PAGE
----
In Jesus’ day, Hanukkah was known for themes of deliverance and rededication (John 10:22). The Jews remembered that God delivered them and they remember the rededication of the Temple. Celebrating Hanukkah helped them rededicate their lives to His ways no matter the cost. This was a spiritual response to the physical events of Hanukkah. The lives of Mattathias and Judah Maccabees are testimonies of men who knew obeying God was more important than obeying men and beings (Acts 4:19,20).

When Jesus came, he said he was the light of the world (John 8:12). Because he’s the light of the world, we dedicate our entire lives to his ways no matter what the cost might be. Hanukkah reminds us to dedicate our lives to God’s ways, regardless of the sacrifice. Our culture pressures us to give up God’s ways. However, God gives us supernatural power as we dedicate ourselves to him.



Hanukkah calls us to be renewed in the Messiah’s light. The miracle of lights in Hanukkah calls us to remember that Jesus is the light of the world and it’s a miracle he was sent by the Father. At Hanukkah, we are to rejoice and celebrate the light and life we receive in Jesus.



Hanukkah calls us to stand against cultural assimilation with anything ungodly, false, impure, or defiled. There is an assault on God’s people in every generation. Sometimes, the assault is direct, like it was during the events of Hanukkah. Or it could be Christian persecution throughout the ages. Sometimes, the assault is indirect like it is in Western cultures. Such as money, power, materialism, immorality, and many other evils that call us to compromise. God calls us to stand, to rid our lives of defiling ways, and know that His light is the life of men (John 1:4).


Today, Hanukkah is celebrated starting on the evening of the Jewish month Kislev 25. This usually lands in the month of November or December.

In remembrance of the miracle of the oil in the temple, a menorah or hanukkiah is lit each evening with family and friends gathering together to celebrate. The hanukkiah has nine candles, one of which is the shamash or “servant” candle. This candle is used to light the other candles. Only one candle is lit on the first night, and each night another candle is lit, until all eight lights are lit by the final night. Liturgy is read with each candle lighting, and often hanukkiahs are kept in windows or in public places.

Because of the oil used in the temple, most people commemorate Hanukkah by eating food fried in oil. Typical food includes latkes (fried potato pancakes) with sour cream or sufganiyah (jelly-filled donuts). Other favorites include french fries and gelt (chocolate coins).

In addition, people often play dreidel, a lighthearted gambling game with a spinning top. The four Hebrew letters on the four sides of the top, nun, gimmel, hey and shin indicate the words a great miracle happened there. The traditional Hanukkah song Dreidel commemorates the game which is played with gelt or other candies.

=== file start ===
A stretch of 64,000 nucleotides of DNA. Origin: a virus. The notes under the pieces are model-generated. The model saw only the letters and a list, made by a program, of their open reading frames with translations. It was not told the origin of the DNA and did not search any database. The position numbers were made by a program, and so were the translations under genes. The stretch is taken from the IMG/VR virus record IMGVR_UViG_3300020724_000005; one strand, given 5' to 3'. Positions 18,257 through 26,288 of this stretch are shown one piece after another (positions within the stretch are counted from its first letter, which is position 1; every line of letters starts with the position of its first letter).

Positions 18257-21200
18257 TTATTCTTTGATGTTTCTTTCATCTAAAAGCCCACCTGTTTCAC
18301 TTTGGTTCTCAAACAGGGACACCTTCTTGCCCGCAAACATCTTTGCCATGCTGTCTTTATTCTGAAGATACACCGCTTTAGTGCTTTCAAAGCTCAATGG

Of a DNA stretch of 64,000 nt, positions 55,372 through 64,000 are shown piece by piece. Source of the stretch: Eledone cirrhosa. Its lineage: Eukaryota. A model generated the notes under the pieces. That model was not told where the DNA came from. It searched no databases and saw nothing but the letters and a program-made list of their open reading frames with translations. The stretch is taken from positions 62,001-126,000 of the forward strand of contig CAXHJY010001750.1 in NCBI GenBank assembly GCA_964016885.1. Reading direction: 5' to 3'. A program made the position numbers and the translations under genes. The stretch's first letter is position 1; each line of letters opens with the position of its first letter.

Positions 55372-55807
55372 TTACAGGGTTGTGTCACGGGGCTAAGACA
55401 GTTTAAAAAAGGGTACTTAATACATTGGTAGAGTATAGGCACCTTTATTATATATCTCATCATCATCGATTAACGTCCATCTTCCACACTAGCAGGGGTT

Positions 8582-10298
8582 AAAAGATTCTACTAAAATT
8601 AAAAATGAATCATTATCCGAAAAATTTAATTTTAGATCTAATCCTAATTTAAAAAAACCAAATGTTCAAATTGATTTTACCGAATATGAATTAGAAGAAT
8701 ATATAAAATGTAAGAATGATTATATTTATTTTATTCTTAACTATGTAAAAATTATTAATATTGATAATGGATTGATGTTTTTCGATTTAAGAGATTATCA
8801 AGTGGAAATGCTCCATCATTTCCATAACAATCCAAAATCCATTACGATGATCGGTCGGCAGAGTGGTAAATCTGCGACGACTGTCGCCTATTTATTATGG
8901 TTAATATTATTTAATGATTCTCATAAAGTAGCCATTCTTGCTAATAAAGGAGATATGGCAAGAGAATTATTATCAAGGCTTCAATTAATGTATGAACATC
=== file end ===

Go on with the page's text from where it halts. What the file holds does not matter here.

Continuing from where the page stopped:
Our participation in the Hanukkah celebration brings special meaning to the Christian walk as we remember that Jesus came to fulfill his purpose in us. He has given us a reminder to be just as convicted about our faith as the Maccabees were, whether we are Jewish or not.

Preparing for Hanukkah is a great joy because there is so much anticipation! Here are some practical ways you can prepare yourself and your family to celebrate the Festival of Lights:


  1. Buy or prepare your menorah and purchase a set of candles you can burn for the eight days. Need to find a menorah? Check out these beautiful menorahs at Judaica.com.
  2. Outline the spiritual focus of each night, using scriptures and stories or our Hanukkah Booklet to help you and your family to understand the meaning and significance of the celebration. A great book to read is The Family Guide to the Biblical Holidays.
  3. Set aside time each evening to share the story of Hanukkah and discuss its themes. A Hanukkah family liturgy guide is available here.
  4. Outline your menu and celebration plans, such as lighting the menorah, family prayers, games, food, etc.
  5. Find a good way to tell the story, or watch a movie about it. One tradition we love is to set aside an evening and watch the classic musical Fiddler on the Roof. Kids can watch a movie like Animated Hero Classics.
  6. Find some good Hanukkah recipes, like these latkes, or these recipes from Delish.com.
  7. Participate in a church celebrating Hanukkah if you can. Decide whether or not your family will throw a Hanukkah party. Invite those who need to hear about Jesus.
  8. Decorate your home the night before Hanukkah begins, making it festive and joyful. Play dreidel, try a fun Hanukkah music playlist, and check our our Hanukkah Pinterest board for ideas.
  9. Decide whether or not your family will give gifts. If you choose to give gifts (there is no historic tradition of giving gifts for Hanukkah, but hey …), decide if you will give one each night or one for the entire celebration. Looking for Hanukkah gifts? You will find great gifts here. and Hanukkah books for kids like these make great gifts.
  10. Celebrate with focus and dedication. Arrange your schedule to eliminate busyness and activities that can hinder the spirit of joy and celebration.


More resources can be found on our Twenty Six Eight website. Enjoy your holidays and have a Happy Hanukkah!